‘Set up right ecosystem to nudge students towards entrepreneurship’

Speakers at webinar say students should engage with corporates, start-ups, industry experts, accelerators

The Hindustan Institute of Technology and Science, along with The Hindu Group, is hosting a five-part webinar series on career guidance for students of Classes 10, 11 and 12 this month. The first session was held on ‘Engineering Innovation, Product Development and Start-ups’.

Yajulu Medury, Vice-Chancellor, Mahindra University, Hyderabad, laid emphasis on the need to establish the right ecosystem to nudge students towards innovation and entrepreneurship, which traditional engineering education has failed to do. “We need an ecosystem where students can engage with corporates, start-ups, industry experts, partners, investors, accelerators, etc. Without this, the incubation and entrepreneurship innovation model will collapse,” he said, drawing on the examples of Stanford University and IIT-Madras where entrepreneurship and technical education go hand-in-hand.

Product development

S.N. Sridhara, Vice-Chancellor, Hindustan Institute of Technology, elaborated on the process of product development from idea generation, testing, user feedback, and IPR protection to production and marketing. He noted that it was equally important for aspiring entrepreneurs to be aware of the various platforms for incubation, the business components, and financial and legal aspects. “Students can start by undertaking professional courses, participating in hackathons, ideating, building teams and getting help from Technology Business Incubators.”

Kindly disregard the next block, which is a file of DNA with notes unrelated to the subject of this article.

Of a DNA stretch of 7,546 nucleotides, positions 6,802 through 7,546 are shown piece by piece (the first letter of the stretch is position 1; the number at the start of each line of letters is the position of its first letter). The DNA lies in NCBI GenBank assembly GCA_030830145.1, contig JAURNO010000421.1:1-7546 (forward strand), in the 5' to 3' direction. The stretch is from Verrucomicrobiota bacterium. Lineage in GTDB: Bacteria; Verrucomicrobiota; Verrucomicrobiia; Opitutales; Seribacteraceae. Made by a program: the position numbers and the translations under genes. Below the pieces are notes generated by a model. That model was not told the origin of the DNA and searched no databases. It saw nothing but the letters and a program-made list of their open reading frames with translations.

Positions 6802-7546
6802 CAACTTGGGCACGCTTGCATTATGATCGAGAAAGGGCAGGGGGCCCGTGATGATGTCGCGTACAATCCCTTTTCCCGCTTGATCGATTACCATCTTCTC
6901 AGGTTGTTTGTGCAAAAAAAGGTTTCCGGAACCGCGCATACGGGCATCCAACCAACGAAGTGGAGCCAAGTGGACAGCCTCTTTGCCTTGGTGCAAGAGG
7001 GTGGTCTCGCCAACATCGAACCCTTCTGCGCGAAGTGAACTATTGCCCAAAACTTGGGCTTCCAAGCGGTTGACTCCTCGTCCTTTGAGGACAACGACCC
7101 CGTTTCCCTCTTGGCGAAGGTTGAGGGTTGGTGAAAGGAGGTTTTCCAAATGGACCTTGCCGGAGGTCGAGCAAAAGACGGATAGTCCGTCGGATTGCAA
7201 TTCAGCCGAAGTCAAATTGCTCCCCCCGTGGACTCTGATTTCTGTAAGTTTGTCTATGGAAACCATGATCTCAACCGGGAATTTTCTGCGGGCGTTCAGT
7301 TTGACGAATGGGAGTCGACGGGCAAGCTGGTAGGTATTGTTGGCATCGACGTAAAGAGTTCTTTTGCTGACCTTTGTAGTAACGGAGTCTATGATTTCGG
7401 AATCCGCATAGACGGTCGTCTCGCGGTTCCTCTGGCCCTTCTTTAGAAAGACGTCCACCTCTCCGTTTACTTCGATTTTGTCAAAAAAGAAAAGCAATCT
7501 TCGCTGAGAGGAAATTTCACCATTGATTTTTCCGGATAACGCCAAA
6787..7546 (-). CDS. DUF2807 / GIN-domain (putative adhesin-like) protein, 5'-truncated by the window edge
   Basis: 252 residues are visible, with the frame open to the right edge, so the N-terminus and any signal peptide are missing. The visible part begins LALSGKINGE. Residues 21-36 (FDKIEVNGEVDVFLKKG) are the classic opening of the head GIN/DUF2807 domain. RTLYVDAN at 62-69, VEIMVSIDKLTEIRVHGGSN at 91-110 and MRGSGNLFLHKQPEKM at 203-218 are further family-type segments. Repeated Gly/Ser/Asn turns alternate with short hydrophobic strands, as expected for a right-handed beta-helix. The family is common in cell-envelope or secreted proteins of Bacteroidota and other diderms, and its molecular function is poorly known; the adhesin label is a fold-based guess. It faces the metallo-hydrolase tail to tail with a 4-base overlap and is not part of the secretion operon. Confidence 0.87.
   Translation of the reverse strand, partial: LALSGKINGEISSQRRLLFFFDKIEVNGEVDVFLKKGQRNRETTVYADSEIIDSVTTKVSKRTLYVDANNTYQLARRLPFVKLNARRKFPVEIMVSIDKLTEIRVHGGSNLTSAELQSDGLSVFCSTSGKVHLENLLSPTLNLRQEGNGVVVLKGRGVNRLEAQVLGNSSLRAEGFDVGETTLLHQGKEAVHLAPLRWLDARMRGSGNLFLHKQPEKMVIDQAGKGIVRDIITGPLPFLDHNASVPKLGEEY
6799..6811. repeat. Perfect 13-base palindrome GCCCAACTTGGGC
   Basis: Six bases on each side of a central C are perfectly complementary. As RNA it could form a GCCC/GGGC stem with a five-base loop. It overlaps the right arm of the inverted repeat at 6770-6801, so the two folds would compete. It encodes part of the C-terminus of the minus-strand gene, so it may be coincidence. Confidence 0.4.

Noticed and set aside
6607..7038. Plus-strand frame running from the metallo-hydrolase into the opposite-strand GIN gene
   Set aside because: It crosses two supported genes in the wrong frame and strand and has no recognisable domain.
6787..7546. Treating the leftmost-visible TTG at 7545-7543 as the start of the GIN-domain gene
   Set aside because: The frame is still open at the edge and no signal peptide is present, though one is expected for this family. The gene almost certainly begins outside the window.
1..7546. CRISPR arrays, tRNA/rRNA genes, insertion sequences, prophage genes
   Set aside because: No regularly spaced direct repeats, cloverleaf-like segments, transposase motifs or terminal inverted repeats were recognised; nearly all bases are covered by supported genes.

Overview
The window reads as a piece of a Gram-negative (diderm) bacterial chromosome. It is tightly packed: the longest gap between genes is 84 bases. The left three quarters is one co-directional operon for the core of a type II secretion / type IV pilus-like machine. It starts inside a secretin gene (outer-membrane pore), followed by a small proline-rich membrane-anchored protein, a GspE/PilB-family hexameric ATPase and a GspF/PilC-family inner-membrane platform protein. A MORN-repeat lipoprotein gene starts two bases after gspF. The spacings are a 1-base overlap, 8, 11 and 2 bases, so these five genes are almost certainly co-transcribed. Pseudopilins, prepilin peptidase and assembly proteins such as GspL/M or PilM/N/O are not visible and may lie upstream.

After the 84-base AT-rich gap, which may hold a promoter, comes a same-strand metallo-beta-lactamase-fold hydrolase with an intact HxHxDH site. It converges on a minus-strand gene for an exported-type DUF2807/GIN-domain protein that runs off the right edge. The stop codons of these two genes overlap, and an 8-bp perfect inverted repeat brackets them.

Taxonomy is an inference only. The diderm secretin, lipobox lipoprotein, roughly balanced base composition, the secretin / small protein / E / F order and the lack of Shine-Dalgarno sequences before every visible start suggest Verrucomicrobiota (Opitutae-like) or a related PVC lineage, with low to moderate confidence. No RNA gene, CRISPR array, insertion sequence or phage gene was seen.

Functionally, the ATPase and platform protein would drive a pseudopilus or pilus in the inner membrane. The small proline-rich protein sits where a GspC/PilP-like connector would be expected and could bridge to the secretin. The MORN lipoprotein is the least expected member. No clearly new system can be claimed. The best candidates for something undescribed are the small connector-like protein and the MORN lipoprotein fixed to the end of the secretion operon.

Bringing in the practitioner’s perspective, Rajneesh Mittal, Head of Technology and Content, UNext Learning, spoke of the Industry 4.0. ecosystem and Indian start-ups thriving in it by enabling specific technological changes in the existing systems. He also explained the difference between education and learning: Education is extrinsic, passive and curriculum-led. Learning is intrinsic, active and curiosity-led. “While a well-defined curriculum paves the way for greater learning outcome; when the two facets of education and learning work together, it can lead to solving some of the world’s greatest problems.”

The session, moderated by R. Sujatha, Deputy Editor (Reporting), The Hindu, concluded with speakers taking questions from the audience. View it at

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